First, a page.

by Viscount Sir Galen of Bristol
©2004, Paul T. Mitchell,
This work may not be reproduced in any form, written or electronic, without the permission of the author.
My Dear Wormwood,
Have you forgotten all? Have your failures taught you nothing? I suspect so, after the foolish questions in your last letter. Very well, I shall anser them, but they shall be the last.
You have asked, as your patient is to be fighter, whether he should be guided towards the earlier “chivalric” combat, or the later “duello” combat; that is, “heavy weapons” or “ light weapons?”
Will you never learn? In these “either/or” sorts of questions, it simply does not matter! Light or heavy is not the question. We need to consider the “ why” and the “ how.” Can you honestly list for me the moral differences between rapier and tournament combat? Of course not! There are none.
For our purposes, the only question is, how can we best manipulate him? Which will make him less virtuous? Let his choice be made for negative reasons, and let him get into the habit of supporting something not because it is good, but because its opponent is bad.
Do not let your patient choose which style he likes best, or expects most to enjoy. Rather, have him decide that (although he could not explain the difference between these terms) “medieval” is somehow “better” than “Renaissance,” or that light weapons is more “civilized,” or that heavy weapons is more “manly.” And by these statements, let him mean that their opposites are “ worse,” “ uncivilized” or “ unmanly.” Let his performance be a reaction to others, rather than an expression of himself.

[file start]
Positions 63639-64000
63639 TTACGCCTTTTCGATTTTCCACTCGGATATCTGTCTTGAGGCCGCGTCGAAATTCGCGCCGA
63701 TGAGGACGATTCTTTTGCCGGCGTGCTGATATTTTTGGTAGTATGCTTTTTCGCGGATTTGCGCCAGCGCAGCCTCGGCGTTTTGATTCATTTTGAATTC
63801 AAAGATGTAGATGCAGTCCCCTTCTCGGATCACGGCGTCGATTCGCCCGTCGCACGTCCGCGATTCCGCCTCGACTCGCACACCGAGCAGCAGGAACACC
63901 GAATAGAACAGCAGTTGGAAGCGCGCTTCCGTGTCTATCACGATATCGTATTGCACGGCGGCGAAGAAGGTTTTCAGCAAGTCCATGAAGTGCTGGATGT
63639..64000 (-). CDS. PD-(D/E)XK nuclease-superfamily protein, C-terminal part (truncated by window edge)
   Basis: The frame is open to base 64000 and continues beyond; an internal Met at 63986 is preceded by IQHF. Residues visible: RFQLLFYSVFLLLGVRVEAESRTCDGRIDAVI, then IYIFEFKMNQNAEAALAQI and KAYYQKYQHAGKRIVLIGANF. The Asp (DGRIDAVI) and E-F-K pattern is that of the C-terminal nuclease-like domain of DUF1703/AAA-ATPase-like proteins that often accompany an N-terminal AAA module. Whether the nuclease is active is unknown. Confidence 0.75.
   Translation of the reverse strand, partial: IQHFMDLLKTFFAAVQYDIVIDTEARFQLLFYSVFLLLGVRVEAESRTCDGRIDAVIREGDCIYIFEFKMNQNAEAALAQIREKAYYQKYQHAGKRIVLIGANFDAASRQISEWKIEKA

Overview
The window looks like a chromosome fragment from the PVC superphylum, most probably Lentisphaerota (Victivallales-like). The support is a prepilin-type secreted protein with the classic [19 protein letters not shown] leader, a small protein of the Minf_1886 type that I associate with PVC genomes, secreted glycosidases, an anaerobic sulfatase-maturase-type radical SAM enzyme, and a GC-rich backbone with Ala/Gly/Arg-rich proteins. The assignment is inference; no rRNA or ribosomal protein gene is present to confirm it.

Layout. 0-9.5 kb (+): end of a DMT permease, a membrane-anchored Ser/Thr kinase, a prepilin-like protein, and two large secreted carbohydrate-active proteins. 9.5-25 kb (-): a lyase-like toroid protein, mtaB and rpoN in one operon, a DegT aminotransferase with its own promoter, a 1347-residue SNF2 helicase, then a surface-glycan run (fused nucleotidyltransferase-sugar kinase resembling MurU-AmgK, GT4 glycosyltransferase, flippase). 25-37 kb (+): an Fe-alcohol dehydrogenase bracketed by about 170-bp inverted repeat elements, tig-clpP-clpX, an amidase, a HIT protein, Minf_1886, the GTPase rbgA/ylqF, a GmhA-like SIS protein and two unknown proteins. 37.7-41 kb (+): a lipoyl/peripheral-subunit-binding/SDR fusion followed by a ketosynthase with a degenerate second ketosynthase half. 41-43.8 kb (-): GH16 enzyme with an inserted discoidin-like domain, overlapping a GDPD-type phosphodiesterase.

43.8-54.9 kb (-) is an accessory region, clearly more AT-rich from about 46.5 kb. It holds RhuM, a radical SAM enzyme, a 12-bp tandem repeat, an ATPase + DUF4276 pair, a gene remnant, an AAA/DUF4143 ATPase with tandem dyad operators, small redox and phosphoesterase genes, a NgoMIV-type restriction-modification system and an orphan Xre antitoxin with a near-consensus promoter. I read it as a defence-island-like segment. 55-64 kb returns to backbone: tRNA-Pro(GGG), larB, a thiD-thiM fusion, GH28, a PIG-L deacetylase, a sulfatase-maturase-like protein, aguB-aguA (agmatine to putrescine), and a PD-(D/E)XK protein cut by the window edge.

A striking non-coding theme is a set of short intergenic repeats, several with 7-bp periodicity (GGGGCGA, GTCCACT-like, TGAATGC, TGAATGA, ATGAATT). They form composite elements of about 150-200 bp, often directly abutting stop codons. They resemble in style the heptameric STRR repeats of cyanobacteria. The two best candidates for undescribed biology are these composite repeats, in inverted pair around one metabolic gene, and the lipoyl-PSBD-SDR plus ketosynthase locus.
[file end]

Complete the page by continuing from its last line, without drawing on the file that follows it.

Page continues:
This will be easier to accomplish than you suppose. Your man will join a stampede of people each trying to be more like their group’s ideal, and less like their opponent’s ideal, all without regard to what they themselves prefer, or are supposedly trying to re-create.
Which brings us to your other absurd question: Should your man emphasize “authenticity” or “fun?” I hope you realize by now that it doesn’t matter which choice; as long as it’s made for negative reasons, and executed in bad ways, we’re pleased. Our interests are served.
Whether he’s drumming late into the night or singing bad filksongs loudly (without regard to those trying to sleep around him), or making devastating remarks on Arts & Sciences judging sheets or in heraldic commentary letters (without regard to the feelings of those who are trying to be authentic) matters not, so long as, in his intensity, he forgets to practice the honor and courtesy they all claim to hold above everything.
Your affectionate uncle,